to any party's claim or defense and proportional to the needs of the case,
considering the importance of the issues at stake in the action, the amount in
controversy, the parties' relative access to relevant information, the parties'
resources, the importance of the discovery in resolving the issues, and whether the
burden or expense of the proposed discovery outweighs its likely benefit.
Rule 34 allows a party to serve on another party a request for production as to any matter "within
the scope of Rule 26(b)" as outlined above. Fed. R. Civ. P. 34(a). "[A]n evasive or incomplete
disclosure, answer, or response must be treated as a failure to disclose, answer, or respond." Fed.
R. Civ. P. 37(a)(4). Rule 37(a)(3)(B) allows a party seeking discovery to move for an order
compelling production or answers against another party when the latter has failed to produce
documents requested under Rule 34.
a. Privilege Log
Defendants challenge (1) whether it was appropriate for the Government to remove any
documents from its August 30 privilege log and (2) whether the Government conducted that
review in good faith. At the hearing on September 20, this Court stated that to the extent there
were any documents on the Government's lengthy privilege log that were not responsive to any
discovery request, it would benefit all parties for those documents to be removed. For these
reasons, Defendants' argument that it was improper for the Government to remove any
documents at all from the privilege log has no merit.
Pursuant to the Court's instructions, the Government reviewed the documents in its
privilege log and removed those that it determined not responsive to a viable discovery request.
Defendants filed their Motion to Compel out of concern that the Government may have removed
responsive documents from its privilege log. The Court has conducted an in camera review of a
sample of those documents the BlueWave Defendants claim are or may be responsive to a
discovery request. The Court has determined (1) that the Government's descriptions of the
documents are accurate and (2) that the documents are not responsive to any of Defendants'
discovery requests. Further, not only are the documents not responsive to any of Defendants'
requests, they are not at all relevant to any issue in this case (processing and handling fees,
copayments and deductibles, or commission payments). As the Court has no reason to doubt that
the Government has followed its instructions in good faith, Defendants' Motion to Compel the
production of the 557 documents listed on the August 30, 2017 privilege log but not on the
October 5, 2017 privilege log is denied.
b. Attorney Client Privilege
The BlueWave Defendants also argue that the Government has incorrectly identified
three types of documents as protected by the attorney-client privilege: (1) exhibits, memos, and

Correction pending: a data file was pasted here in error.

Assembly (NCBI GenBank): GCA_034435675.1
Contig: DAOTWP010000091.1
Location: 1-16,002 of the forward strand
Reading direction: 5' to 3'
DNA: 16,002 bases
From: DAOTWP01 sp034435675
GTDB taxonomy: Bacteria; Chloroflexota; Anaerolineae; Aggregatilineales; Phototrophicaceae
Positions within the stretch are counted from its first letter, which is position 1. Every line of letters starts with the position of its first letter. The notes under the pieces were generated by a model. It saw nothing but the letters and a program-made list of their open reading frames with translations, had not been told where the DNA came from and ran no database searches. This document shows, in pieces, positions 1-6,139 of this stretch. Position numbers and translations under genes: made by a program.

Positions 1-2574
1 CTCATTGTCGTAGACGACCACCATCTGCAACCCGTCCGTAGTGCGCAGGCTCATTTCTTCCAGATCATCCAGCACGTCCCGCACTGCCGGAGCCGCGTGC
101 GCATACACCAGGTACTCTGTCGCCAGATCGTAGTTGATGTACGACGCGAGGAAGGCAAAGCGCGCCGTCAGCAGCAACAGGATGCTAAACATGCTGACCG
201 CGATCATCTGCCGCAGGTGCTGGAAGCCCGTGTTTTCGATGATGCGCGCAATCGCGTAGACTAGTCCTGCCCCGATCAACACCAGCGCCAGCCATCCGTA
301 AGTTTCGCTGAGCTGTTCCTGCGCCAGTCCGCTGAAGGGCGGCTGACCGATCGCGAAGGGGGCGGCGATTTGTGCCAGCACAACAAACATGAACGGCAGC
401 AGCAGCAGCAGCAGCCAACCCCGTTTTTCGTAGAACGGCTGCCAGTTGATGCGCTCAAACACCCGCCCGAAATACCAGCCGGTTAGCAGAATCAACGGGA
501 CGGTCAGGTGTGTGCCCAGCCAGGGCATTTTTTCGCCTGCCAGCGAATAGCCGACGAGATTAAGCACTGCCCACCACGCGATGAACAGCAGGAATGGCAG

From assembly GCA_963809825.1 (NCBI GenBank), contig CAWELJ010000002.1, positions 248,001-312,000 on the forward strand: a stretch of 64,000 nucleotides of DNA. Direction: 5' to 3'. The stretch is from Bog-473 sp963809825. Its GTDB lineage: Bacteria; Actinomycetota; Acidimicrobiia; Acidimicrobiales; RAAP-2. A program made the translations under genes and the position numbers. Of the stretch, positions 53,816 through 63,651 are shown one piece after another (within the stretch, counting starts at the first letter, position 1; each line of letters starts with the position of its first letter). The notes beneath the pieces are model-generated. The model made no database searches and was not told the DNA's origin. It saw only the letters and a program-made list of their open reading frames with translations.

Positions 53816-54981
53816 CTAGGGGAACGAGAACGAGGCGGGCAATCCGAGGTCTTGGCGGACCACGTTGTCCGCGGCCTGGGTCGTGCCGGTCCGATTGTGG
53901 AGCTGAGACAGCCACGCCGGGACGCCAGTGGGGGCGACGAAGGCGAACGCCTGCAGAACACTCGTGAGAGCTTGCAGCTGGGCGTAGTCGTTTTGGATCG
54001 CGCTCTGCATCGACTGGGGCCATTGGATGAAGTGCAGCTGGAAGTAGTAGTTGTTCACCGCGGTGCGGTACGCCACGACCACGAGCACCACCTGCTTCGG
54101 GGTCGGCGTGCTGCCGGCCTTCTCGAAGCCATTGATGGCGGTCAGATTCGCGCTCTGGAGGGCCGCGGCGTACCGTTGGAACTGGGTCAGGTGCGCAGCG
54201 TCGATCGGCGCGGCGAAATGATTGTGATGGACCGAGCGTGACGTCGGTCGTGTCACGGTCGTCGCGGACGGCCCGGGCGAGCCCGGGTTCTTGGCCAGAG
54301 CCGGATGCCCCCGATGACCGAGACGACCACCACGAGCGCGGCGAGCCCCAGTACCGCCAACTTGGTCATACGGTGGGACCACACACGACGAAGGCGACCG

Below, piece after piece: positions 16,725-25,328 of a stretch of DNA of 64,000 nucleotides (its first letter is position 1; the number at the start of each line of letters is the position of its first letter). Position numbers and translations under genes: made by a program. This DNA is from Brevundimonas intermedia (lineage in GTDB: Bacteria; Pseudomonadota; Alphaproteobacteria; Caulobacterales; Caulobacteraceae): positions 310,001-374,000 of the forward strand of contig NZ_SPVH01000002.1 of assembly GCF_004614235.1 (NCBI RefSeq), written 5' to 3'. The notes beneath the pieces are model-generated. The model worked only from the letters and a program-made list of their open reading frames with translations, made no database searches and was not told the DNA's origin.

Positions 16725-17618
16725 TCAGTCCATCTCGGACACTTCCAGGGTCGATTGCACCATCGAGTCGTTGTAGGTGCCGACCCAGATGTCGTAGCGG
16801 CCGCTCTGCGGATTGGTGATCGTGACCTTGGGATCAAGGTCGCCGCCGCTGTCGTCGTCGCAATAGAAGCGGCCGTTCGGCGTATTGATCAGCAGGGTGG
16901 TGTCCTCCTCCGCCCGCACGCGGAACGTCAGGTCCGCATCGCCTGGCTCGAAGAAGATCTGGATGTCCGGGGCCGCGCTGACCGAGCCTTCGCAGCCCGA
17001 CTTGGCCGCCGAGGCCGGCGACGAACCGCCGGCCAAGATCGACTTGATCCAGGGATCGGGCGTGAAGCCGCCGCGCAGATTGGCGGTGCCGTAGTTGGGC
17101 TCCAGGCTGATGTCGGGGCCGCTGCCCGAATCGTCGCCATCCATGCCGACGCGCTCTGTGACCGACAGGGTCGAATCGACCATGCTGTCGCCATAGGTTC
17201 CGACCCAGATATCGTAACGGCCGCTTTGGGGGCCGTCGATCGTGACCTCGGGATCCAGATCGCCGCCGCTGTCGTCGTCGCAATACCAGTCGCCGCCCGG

curated sets of documents; (2) communications seeking information to later provide to an
attorney for legal advice; and (3) draft memoranda and fraud alerts. (Dkt. No. 677-1 at 9-11.)
Defendants have not identified any specific document for which they wish to · challenge the
Government's assertion of privilege, and the Court cannot conduct a privilege analysis on
general categories of documents such as "exhibits, memos, and curated sets of documents." The
motion to compel is therefore denied without prejudice. If Defendants wish to challenge the
Government's privilege assertion with respect to a particular document, the Court will conduct
an in camera review of that document.
c. Work Product Protection
The BlueWave Defendants argue that although the Government has asserted the work
product protection over a handful of documents, it has not identified whether each document
includes fact work product or opinion work product. As a result, Defendants claim they are
"unable to argue whether [their] interest in the fact work product should overcome the
government's interest in its non-disclosure." (Dkt. No. 677-1 at 11.) The Government says that
with the exception of a single document (CMSOGC00l 195), all of the documents it withheld
based on the work product protection reflect attorneys' mental processes and were made during
or in anticipation of litigation, so they are absolutely protected as opinion work product. The
Government then withdrew its assertion of the work product protection for that document
(CMSOGC00l 195). (Dkt. No. 685 at 19.) For this reason, Defendants' Motion to Compel the
production of documents containing fact work product is denied as moot.
d. Deliberative Process Privilege
With respect to the deliberative process privilege, the Government reports that it has now
produced each document on August 30 privilege log that was listed as protected by the
deliberative process privilege only, whether the document was responsive or not. In its current
privilege log, the Government has invoked the deliberate process privilege with respect to only
four documents and attachments. The BlueWave Defendants argue that the Government has
failed to provide contemporaneous support for its claim to the deliberative process privilege in
accordance with this Court's description of those requirements in a prior order. (Dkt No. 677-1 at
8-9; Dkt. No. 494.)
In response, the Government explained that these four documents were responsive to
Dent's request for production Number 31, and this Court has already determined that the
Government properly asserted the deliberative process privilege over documents responsive to
that request for production. (See Dkt. No. 428 at 10-11; Dkt. No. 494 at 5-7.) In any event, the
Government has also asserted that these four documents are protected by the attorney client
privilege, and Defendants have not challenged that privilege with respect to any of these four
documents. Defendants' Motion to Compel as to these four documents is therefore denied.
For the reasons set forth above, the BlueWave Defendants' Motion to Compel (Dkt. No.
677) is DENIED.
AND IT IS SO ORDERED.
Richard Mark Gergel
United States District Court Judge
November ~ , 2017
Charleston, South Carolina